E-Procurement establishes such “spend under contract” disciplines by providing users with online catalogs that have been negotiated and presented in an online purchasing environment. Supplier enablement begins with negotiating purchase agreements with an enterprise’s top 20 suppliers and connecting them through punchout technology.
Punchout (or uploaded static) catalogs validate online purchasing by exchanging authentication credentials digitally so that users can shop with these suppliers, guaranteeing contracted pricing. Users then search for the product, add it to the cart and return the cart to create a Purchase Requisition in whatever ERP or e-Procurement solution is in place.
Enterprises are adopting a full spectrum of technologies such as AI that provide deep supply chain intelligence. There is a high demand for having as much information as possible. AI-enabled autonomous procurement offers humungous advantages over traditional procurement:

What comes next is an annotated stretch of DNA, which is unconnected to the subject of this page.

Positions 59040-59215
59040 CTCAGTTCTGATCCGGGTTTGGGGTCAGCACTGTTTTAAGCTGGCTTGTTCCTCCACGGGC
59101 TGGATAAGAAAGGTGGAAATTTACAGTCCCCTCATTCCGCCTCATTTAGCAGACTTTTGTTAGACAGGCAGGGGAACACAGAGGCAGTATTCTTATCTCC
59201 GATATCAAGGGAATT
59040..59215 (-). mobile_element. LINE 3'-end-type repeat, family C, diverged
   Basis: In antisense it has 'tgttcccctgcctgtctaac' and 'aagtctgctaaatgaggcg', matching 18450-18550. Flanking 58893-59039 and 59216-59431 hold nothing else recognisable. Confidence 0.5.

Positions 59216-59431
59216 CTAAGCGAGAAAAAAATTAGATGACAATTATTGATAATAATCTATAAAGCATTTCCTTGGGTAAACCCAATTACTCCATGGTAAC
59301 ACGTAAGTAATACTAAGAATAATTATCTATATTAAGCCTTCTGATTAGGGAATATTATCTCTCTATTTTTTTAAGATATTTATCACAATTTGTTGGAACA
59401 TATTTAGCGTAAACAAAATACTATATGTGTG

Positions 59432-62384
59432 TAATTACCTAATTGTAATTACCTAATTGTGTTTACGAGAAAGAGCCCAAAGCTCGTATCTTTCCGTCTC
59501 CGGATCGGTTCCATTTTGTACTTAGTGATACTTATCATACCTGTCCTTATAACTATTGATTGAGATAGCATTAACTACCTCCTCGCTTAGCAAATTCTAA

1) AI can verify data for standardization in forms submitted across various industries, ensuring submission of clean data for automation.
2) AI can reorder commodities according to inventory.
3) AI can issue purchase request, purchase order, and track supplier’s response.
4) AI can confirm Goods Receipt and generate invoices for payment.
5) AI can monitor professional services, resources, contractors.
6) AI can monitor standard contract forms.
The possibilities are endless. In contract management, AI can read through existing contract language, search for obsolete phrases or keywords and offer alternative phrases, clauses, Force Majeure, and other revisions.